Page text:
Percebes goose barnacles from O Paladar seafood restaurant, A Coruna, Galicia, Spain
Percebes also known as goose barnacles, goosefoot barnacles or gooseneck barnacles

There was squid and mussels and cockles and clams but the main reason I'd ordered this platter is for its inclusion of percebes.

Percebes goose barnacles from O Paladar seafood restaurant, A Coruna, Galicia, Spain
Close-up on the percebes

Let's agree on one thing. Percebes look decidedly freaky. They look more like a dragon's claw, strange nails at the end of a rubbery neck that's strong yet bendy.

After a few perplexed attempts, my laughing waiter came over to show me the best way to peel them. I ended up peeling them open at the claw end, squeezing the neck section so the meat inside slid on down and through the gap at the bottom.

Percebes goose barnacles with and without shell from O Paladar seafood restaurant, A Coruna, Galicia, Spain
Percebes with and without its shell

Their taste is hard to describe. They're soft and briny but not as minerally as oysters or mussels. They taste a bit like a sweet octopus with a texture that's halfway between crab and a clam.

And the reason for their strange appearance makes much more sense when you look at where they grow. They're only found on rock faces with heavy surf, and harvesting them is more like a death-defying sport involving safety ropes and extreme nimbleness to race down the rocks in between each set of crashing waves. Watching the video below gave me a renewed appreciation of this delicacy, and also goes a long way to explaining why they cost so much. Percebes can sometimes cost as much as €200 / AU$300 per kilo.


The dangers of harvesting percebes - Human Planet episode one: Oceans - Into the Blue
View on YouTube

Cerveceria El Real

Cerveceria El Real in A Coruna, Galicia, Spain
Inside Cerveceria El Real

Dining alone isn't half as intimidating in Spain. It's all too easy to slip into a tapas bar unnoticed, pull up a stool at the counter, order a couple of snacks and then stay for as little or as long as you please.

I stop into Cerveceria El Real on my final evening, a tavern with sit-down tables along the left and casual diners propped up at the bar. Live soccer on the television is a given.

Zamburinas variegated scallops at Cerveceria El Real in A Coruna, Galicia, Spain
Zamburiñas €12 (AU$18.15) and Estrella Galicia €1.80 (AU$2.70)

Estrella Galicia is the local brew around here, a pale lager founded in 1906 and still completely family-owned.

Zamburinas variegated scallops at Cerveceria El Real in A Coruna, Galicia, Spain
Zamburiñas

It goes down a treat with a plate of local zamburiñas, a small type of scallop. They're cooked simply: flashed until the grill with a bit of garlic butter and finished with parsley, and pack plenty of punch despite their size.

Calamares fried calamar with Estrella Galicia at Cerveceria El Real in A Coruna, Galicia, Spain
Calamares or fried calamari €1.20 (AU$1.80)

I took a cue from the gentleman next to me and ordered the fried calamari. These were amazing: flash fried with the lightest dusting of flour, and the calamari was so fresh it was incredibly tender. Beer and fried calamari must be one of the world's greatest combo's.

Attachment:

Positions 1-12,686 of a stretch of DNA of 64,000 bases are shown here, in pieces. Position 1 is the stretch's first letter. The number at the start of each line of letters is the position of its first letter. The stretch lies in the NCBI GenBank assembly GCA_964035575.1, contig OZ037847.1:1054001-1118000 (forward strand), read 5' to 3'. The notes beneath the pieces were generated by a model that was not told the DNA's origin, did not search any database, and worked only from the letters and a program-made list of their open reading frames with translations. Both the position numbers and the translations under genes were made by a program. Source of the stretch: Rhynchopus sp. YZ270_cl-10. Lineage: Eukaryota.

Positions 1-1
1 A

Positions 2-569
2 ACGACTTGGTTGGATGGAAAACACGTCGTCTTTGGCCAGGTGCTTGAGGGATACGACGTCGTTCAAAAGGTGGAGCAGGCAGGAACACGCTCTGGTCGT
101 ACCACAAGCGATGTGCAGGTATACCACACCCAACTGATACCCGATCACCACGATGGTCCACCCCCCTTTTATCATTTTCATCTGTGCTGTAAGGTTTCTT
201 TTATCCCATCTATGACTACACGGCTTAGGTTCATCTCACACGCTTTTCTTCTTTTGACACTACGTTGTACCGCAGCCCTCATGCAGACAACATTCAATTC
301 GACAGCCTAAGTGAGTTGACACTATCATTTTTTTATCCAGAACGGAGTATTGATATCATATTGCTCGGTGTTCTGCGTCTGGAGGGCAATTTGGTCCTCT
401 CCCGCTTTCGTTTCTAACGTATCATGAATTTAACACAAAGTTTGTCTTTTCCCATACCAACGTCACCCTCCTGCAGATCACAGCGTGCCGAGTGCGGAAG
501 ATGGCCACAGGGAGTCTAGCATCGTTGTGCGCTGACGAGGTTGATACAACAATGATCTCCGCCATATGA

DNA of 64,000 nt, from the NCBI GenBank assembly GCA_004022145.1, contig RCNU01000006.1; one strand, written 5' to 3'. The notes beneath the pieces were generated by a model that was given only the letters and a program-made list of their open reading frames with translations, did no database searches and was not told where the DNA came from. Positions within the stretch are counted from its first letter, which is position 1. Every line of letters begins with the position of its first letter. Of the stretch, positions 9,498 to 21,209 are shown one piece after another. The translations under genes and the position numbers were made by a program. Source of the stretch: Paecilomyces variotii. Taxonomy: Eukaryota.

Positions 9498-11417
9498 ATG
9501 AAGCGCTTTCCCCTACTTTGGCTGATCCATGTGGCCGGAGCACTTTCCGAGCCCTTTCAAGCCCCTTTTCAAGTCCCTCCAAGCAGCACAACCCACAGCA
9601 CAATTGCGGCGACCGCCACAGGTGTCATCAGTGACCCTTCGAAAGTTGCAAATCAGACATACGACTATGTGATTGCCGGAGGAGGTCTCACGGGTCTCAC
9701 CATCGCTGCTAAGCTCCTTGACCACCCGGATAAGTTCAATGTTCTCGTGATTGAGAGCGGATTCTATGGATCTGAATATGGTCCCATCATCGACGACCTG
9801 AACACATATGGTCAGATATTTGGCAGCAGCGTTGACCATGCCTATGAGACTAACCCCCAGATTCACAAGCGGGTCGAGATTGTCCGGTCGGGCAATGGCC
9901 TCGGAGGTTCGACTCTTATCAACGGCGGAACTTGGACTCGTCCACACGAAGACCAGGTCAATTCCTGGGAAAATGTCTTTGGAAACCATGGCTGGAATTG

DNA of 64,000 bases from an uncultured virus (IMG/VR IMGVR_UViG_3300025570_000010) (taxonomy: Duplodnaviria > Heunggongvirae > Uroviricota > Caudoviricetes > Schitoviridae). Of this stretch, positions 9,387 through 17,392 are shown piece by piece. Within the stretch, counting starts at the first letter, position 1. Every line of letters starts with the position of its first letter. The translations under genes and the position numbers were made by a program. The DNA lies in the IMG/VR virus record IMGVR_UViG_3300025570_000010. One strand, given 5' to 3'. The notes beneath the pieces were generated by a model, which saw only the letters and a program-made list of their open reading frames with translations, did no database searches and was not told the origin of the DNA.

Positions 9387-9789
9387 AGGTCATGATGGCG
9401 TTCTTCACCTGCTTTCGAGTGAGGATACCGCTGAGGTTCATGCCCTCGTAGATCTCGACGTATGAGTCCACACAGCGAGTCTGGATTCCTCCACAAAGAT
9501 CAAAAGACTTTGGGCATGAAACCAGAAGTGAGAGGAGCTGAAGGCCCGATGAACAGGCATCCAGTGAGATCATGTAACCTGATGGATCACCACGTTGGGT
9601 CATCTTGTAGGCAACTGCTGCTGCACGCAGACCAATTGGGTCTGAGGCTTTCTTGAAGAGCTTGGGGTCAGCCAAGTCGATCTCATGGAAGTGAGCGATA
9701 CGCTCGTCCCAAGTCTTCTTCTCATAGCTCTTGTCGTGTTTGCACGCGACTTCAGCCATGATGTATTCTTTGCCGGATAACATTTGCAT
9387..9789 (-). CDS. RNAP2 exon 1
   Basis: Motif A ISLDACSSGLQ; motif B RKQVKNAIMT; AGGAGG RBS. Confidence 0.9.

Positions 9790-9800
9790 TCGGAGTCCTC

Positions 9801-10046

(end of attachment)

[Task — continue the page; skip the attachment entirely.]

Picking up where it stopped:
Tarta de Santiago or cake of St James in A Coruna, Galicia, Spain
Tarta de Santiago or Cake of St James

While you're in Galicia. it's mandatory to have a slice of Tarta de Santiago too. I picked up a wedge from a local patisserie and revelled in this almond meal cake made zingy with lemon.

There was plenty more to see around A Coruña. It's a pretty town with impressive architecture, especially the glass-fronted buildings along the harbour front. I was sad to leave but next stop would be Galicia's capital, Santiago de Compostela.

Glass-fronted balconies or galerias in A Coruna, Spain
Glass fronted balconies, or galerias

Galician octopus in A Coruna, Galicia, Spain
Galician octopus

Jamon hanging from ceiling in a tapas bar in A Coruna, Galicia, Spain
Jamon ceiling in a tapas bar

Iglesia de San Jorge Church of St George in A Coruna, Galicia, Spain
Iglesia de San Jorge or the Church of St George built in the eighteenth century

Palacio Municipal City Hall in Maria Pita Square, A Coruna, Galicia, Spain
Palacio Municipal, the city hall

Maria Pita Square, A Coruna, Galicia, Spain
Maria Pita Square

Maria Pita statue in Maria Pita Square, A Coruna, Galicia, Spain
Maria Pita statue

Maria Pita Square, A Coruna, Galicia, Spain
The grand elegance of Maria Pita Square

Sunbakers on Orzan Beach in A Coruna, Galicia, Spain
Bronzed sun worshippers at Orzan Beach

Steep and narrow streets in the old section of A Coruna, Galicia, Spain
Steep streets of A Coruña

La Franja street in A Coruna, Galicia, Spain
La Franja street in A Coruña

<< Read the first Spain post: Where to eat in Barcelona, Spain
>> Read the next Spain post: Galician octopus in Santiago de Compostela



El Real Cerveceria
Olmos, 8, 15003 A Coruña, Spain
Tel: +34 981 213 666
Opening hours:
Tuesday to Sunday 11am-1am

O Paladar
Calle la Franca, 34, 15001, A Coruña, Spain
Tel: +34 981 202 574
Opening hours:
Tuesday to Sunday 11am-4pm and 8pm-11.30pm

Plaza de Lugo Fish Market
Plaza Lugo, 15004, A Coruña, Spain
Tel: +34 981 184 200
Opening hours:
7 days 9am-3pm and 4.30pm-8pm


Related Grab Your Fork posts:
Spain - A Coruna: goosefoot barnacles and Galician seafood adventures
Spain - Santiago de Compostela: Galician octopus and tetilla cheese

Bulgaria - Dairy farms and yoghurt factories across Sofia and Plovdiv
Malaysia - Food tour with Australian Masterchef winner Adam Liaw
Philippines - Ice cream with cheese, turtle stew and sizzling pigs head
Singapore - Marina Bay Sands to hawker markets in 140 photos
USA - The great donut, fried chicken and bbq tour

28 comments - Add some comment love

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posted by Helen (Grab Your Fork) on 2/23/2014 12:26:00 am


28 Comments:

  • At 2/23/2014 1:05 am, Anonymous Padaek said…

    Your photos are so awesome! Seafood photos always look so beautiful and fascinating, and those percebes are hard to believe - wow! This post makes me feel quite envious and now I can't wait to visit Spain. :) The Orzan beach photos look oddly like Bondi in the future - lol. Thanks for sharing your trip. :)